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HealthInfo Canterbury

Diabetes in pregnancy

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You may already have diabetes or develop gestational diabetes during pregnancy. This means you need to be referred to the specialist diabetes team at Christchurch Women's Hospital. You can continue to receive care from your midwife, LMC or GP in the community as well.

Gestational diabetes

FDP pregnant womanAround 3.7% of pregnant women develop gestational diabetes mellitus (gestational diabetes). This happens because of the hormones the placenta makes during late pregnancy. These hormones make it harder to control blood glucose (sugar) levels. Some women can't make enough insulin to keep up with these changes, and their glucose levels rise.

When the mother's glucose (sugar) levels rise, so does the baby's, which can make it produce too much insulin. This can make the baby grow too much and has some other harmful effects.

Some women have a higher risk of getting gestational diabetes. This includes women who:

All pregnant women are offered an antenatal blood test early in their pregnancy. This includes the HbA1c test, which screens for diabetes.

Your lead maternity carer should screen you for gestational diabetes. This happens when you've been pregnant for 27 to 28 weeks, using a blood test called the polycose test. For this test, they will give you a drink containing glucose (sugar). They will then take a sample of your blood one hour later. If the test is high, you will need to have a second test, called the glucose tolerance test.

If your lead maternity carer thinks you might be getting diabetes after 28 weeks, they may screen you again later in your pregnancy.

Diabetes New Zealand has more information on gestational diabetes.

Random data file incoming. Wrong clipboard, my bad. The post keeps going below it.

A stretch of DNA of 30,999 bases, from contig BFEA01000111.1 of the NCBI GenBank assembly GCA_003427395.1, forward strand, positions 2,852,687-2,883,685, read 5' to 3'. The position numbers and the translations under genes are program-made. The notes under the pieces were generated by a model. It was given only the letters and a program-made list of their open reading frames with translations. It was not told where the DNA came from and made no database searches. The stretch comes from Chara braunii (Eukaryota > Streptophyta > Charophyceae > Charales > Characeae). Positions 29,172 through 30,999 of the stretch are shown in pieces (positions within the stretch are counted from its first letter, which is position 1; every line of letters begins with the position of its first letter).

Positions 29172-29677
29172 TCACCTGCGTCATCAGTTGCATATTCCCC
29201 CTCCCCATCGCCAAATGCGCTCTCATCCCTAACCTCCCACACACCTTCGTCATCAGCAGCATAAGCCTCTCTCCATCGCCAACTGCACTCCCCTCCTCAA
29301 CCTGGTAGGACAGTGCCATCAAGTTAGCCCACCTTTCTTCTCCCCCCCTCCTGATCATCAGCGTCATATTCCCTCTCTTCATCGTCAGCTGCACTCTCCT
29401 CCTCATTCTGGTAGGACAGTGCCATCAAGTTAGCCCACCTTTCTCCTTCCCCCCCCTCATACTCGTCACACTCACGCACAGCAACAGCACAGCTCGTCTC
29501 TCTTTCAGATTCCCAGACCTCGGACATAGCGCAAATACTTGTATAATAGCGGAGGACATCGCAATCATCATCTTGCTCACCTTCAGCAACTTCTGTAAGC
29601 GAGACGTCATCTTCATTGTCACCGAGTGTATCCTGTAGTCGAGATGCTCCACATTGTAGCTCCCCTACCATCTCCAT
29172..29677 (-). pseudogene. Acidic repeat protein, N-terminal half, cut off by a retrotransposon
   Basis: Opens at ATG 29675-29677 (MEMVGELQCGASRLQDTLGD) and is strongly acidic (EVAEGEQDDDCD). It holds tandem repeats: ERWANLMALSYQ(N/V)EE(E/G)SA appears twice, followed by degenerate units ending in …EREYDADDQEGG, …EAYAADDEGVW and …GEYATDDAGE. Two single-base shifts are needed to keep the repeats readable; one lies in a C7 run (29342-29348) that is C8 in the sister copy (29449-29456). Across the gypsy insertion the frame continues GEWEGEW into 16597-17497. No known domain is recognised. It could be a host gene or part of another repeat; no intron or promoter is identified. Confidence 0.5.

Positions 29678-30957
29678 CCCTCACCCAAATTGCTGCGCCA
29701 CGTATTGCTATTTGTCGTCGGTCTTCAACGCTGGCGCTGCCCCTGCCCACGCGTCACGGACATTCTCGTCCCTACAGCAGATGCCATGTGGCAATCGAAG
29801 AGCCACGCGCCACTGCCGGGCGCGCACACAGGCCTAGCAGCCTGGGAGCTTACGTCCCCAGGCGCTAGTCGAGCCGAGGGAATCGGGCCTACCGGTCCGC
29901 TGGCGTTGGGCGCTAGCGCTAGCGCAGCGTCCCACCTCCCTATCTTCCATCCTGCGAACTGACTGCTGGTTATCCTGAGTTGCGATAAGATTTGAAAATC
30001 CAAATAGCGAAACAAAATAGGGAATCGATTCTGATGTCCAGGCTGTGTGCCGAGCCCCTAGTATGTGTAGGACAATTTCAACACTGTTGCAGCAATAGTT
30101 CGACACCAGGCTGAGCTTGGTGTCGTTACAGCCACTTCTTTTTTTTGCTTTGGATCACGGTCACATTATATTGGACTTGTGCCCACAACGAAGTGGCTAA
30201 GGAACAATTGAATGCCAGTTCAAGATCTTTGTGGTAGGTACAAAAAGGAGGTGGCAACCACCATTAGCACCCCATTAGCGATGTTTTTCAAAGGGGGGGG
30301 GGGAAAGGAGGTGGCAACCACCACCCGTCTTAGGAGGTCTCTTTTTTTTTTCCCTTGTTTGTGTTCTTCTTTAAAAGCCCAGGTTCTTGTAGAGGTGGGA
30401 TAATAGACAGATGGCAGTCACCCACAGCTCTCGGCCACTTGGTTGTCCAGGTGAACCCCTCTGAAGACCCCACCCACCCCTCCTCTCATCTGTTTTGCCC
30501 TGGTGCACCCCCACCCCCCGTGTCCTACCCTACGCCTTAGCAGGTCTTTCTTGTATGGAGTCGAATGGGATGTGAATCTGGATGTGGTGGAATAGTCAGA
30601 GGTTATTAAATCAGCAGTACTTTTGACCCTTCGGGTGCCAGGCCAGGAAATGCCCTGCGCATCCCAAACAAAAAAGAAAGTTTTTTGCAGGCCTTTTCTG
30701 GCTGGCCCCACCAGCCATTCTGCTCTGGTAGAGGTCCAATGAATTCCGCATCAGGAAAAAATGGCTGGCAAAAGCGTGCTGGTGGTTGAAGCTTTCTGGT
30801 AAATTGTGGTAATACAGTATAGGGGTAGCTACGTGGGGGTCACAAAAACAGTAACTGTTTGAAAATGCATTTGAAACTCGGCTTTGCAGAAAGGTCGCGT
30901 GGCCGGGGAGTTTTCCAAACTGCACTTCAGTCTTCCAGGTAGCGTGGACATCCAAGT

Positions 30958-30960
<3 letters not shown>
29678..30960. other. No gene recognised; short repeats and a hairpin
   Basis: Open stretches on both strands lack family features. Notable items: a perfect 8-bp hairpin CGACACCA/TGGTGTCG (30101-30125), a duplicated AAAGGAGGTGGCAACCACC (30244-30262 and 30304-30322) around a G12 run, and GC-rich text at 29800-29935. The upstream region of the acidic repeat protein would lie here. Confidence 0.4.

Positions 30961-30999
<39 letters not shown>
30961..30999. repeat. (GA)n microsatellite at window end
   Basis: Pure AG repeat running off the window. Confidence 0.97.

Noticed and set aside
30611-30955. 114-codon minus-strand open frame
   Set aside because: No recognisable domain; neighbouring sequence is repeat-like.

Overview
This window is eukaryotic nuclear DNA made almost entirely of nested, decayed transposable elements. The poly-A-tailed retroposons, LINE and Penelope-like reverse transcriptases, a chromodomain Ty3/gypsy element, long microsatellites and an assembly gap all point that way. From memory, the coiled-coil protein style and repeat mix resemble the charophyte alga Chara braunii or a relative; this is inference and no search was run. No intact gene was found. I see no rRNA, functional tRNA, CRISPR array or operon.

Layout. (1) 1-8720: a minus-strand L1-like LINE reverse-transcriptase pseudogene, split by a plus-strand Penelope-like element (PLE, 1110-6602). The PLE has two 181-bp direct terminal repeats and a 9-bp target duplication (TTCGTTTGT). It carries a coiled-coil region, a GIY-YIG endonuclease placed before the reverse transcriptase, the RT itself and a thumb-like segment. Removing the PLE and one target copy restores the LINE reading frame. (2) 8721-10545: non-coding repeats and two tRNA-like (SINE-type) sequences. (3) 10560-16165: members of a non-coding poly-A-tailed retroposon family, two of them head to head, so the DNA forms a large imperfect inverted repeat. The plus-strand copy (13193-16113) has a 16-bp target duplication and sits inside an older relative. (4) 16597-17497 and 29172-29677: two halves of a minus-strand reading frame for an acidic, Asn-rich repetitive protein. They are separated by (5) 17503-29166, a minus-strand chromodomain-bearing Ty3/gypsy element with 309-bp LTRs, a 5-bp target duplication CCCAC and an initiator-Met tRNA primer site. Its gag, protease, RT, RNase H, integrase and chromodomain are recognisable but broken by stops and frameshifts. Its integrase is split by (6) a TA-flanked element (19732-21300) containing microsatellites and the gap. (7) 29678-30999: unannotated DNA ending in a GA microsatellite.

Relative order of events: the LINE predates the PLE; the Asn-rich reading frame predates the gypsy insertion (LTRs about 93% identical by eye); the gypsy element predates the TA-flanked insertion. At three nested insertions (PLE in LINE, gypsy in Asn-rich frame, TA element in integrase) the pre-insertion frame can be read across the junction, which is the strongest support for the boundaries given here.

Type 1 diabetes

If you have type 1 diabetes you will be taking insulin to control your blood sugar levels. It is important to have good control of your sugar levels before becoming pregnant. This is to avoid unnecessary complications. Insulin is safe in pregnancy and you should keep using it.

See either your GP or diabetes specialist in the months before you plan to become pregnant if possible. You should also take a higher dose of folic acid than women without diabetes (5 mg daily). You will need a prescription from your doctor for this.

Type 2 diabetes

If you have type 2 diabetes you may be taking medication to control your blood sugar levels. It is important to have good control of your sugar levels before becoming pregnant. This is to avoid unnecessary complications.

See either your GP or diabetes specialist in the months before you plan to become pregnant if possible. This is so that they can make any necessary adjustments to your medication.

If you become pregnant unexpectedly, don't stop your medication. Make an appointment to see your GP as soon as possible.

Try to maintain a healthy weight both before and during your pregnancy. You should also take a higher dose of folic acid than women without diabetes (5 mg daily). You will need a prescription from your doctor for this.

  HealthInfo recommends the following pages

Written by HealthInfo clinical advisers. Last reviewed July 2019.

Sources

See also:

Understanding your HbA1c results

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